Minister tight-lipped on claims Australia watered down climate change declaration

Foreign Affairs Minister Marise Payne is tight-lipped on claims Australia watered down language on climate change in an official Pacific Islands Forum document.

Foreign Affairs Minister Marise Payne has defended "robust" discussions with Pacific Island leaders about the security threat posed by climate change.

Some leaders claim Australia watered down language on climate change in an official Pacific Islands Forum joint statement this week.

Australian Foreign Minister Marice Payne, left, and New Zealand during the Pacific Island Forum.
Australian Foreign Minister Marice Payne, left, and New Zealand during the Pacific Island Forum.

Senator Payne, who represented Australia at the annual conference in Nauru, likened discussions on the communique to a conversation between family members.

"I am not going to discuss the internal workings of a private leaders retreat of course, but I think it is important to note that the communique and the Boe Declaration are produced by agreement," ," she told ABC radio on Friday.

"We are always having robust and frank discussions with our colleagues and we talked about a whole range of issues.

"But the focus that is placed on the security aspects of this issue in the Pacific was first and foremost in our minds."

Leaders capped off the 18-nation Pacific Islands Forum on Wednesday by signing a "Boe Declaration", expanding on security themes to include the environment, cybercrime and transnational crime.

As was widely expected, the forum communique said climate change presented "the single greatest threat to the livelihood, security and well-being of Pacific people" and underscored the need for "immediate urgent action".

Leaders also called on large emitters to fully implement national emissions mitigation targets and for the United States to return to the Paris Agreement on tackling climate change.

However, Tuvalu's prime minister Enele Sopoaga is reported to have later told media a country whose name started with A - Australia being the only candidate - had raised concerns about some of the language around climate change during talks.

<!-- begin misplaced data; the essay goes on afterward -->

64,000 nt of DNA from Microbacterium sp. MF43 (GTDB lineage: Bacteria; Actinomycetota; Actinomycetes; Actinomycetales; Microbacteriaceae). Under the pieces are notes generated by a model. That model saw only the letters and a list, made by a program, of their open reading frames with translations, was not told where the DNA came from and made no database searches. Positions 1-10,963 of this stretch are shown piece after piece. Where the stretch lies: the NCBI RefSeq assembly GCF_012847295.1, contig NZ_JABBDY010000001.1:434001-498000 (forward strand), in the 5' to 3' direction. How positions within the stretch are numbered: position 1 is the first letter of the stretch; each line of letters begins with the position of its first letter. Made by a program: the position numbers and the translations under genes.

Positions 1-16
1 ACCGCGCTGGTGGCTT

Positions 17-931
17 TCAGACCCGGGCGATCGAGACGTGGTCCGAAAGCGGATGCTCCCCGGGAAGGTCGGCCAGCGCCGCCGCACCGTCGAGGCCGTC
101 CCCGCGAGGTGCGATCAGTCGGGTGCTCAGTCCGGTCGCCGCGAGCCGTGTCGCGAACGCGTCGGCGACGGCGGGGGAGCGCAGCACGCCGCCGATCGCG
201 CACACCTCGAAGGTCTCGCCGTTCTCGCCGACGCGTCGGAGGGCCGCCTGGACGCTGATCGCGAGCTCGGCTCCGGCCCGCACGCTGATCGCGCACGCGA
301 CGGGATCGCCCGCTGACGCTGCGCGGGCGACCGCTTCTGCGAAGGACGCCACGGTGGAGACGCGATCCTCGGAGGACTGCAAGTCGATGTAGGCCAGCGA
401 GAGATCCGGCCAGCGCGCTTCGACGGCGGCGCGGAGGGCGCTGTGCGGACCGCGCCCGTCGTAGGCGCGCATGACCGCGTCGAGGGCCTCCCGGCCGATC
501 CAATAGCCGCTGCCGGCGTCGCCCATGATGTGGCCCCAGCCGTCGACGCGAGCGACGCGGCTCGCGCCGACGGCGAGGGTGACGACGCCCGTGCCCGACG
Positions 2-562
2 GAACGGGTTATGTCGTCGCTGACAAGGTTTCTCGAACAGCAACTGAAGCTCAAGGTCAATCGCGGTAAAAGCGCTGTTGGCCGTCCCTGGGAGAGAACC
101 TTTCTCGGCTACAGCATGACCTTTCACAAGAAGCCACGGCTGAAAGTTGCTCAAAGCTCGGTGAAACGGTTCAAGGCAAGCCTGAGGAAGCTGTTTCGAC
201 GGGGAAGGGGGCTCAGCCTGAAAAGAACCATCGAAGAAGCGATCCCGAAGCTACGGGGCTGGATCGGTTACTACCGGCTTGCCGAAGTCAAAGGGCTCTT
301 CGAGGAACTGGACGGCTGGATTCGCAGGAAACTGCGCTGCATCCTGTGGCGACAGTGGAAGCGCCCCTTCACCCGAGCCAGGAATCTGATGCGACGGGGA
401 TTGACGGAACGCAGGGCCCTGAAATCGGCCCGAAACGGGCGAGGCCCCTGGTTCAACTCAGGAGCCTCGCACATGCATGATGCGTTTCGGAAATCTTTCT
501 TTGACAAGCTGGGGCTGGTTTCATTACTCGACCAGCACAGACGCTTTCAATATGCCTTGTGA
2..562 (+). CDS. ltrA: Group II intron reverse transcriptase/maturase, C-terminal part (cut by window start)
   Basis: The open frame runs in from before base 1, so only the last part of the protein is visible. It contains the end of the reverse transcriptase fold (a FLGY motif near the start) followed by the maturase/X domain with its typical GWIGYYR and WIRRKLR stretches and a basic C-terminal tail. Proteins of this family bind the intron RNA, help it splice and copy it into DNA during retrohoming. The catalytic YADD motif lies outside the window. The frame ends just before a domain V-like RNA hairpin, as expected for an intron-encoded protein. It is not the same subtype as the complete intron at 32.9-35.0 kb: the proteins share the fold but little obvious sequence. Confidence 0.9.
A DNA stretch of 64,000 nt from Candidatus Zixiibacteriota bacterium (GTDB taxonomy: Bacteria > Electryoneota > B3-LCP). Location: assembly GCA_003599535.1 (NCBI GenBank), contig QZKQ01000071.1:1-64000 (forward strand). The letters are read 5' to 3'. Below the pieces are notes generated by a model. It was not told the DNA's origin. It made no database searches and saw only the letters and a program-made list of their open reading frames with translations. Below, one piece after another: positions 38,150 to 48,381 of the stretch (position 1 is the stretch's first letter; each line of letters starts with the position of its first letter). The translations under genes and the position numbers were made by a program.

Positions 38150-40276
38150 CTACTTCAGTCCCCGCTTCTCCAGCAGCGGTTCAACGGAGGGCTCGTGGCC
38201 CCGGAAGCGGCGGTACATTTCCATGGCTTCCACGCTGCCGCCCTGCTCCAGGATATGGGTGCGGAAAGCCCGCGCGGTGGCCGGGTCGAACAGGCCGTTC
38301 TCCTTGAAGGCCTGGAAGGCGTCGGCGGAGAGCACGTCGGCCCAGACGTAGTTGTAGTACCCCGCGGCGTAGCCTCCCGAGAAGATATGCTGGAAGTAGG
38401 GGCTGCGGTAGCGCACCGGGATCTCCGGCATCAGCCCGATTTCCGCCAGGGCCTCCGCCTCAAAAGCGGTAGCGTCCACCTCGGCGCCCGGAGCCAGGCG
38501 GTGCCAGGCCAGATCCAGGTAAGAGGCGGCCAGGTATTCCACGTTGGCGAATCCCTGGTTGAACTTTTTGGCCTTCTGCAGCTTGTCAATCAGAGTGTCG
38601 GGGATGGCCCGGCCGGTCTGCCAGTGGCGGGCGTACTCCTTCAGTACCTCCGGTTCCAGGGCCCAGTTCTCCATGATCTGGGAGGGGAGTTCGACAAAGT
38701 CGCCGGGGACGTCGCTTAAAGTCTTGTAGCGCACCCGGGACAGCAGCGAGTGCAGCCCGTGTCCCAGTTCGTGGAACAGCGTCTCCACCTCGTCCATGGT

Comment has been requested from the Department of Foreign Affairs and Trade about whether Australia objected to parts of the declaration.

The focus on climate change recognises concerns that have been the key priority for Pacific leaders at the annual meeting.

New Zealand Prime Minister Jacinda Ardern called the Boe Declaration the most significant statement on the region's security in a generation.

"Modern-day regional security challenges include climate change, cybercrime and transnational crime," she said.

New Zealand's foreign ministry, in a statement, said it had supported all climate change clauses in the declaration.

The Australian Conservation Foundation said the signing of the declaration was an important recognition of the issue by the new Morrison government but needed to be followed up with policy.

"This international commitment by our nation must be matched by domestic action," ACF chief Kelly O'Shanassy said.

"Australia's climate pollution is rising, and we have observed another collapse of domestic policy to cut emissions from electricity generation."

Ahead of the forum, Australian ministers tried to ease concerns among Pacific leaders about its seriousness on climate change, saying the government was still committed to its reduction targets despite the recent collapse of its planned emissions legislation.

"There's no doubt the Pacific islands would have a dim view of Australia reducing its commitment to climate change measures - reducing our emissions footprint," Defence Minister Christopher Pyne told Sky News.

"But we have no plans to do so."

As part of the broader security declaration on Wednesday, Australian Foreign Minister Marise Payne also announced the establishment of a Pacific centre to assist authorities in collating information to combat illegal fishing, people smuggling and narcotics trafficking.

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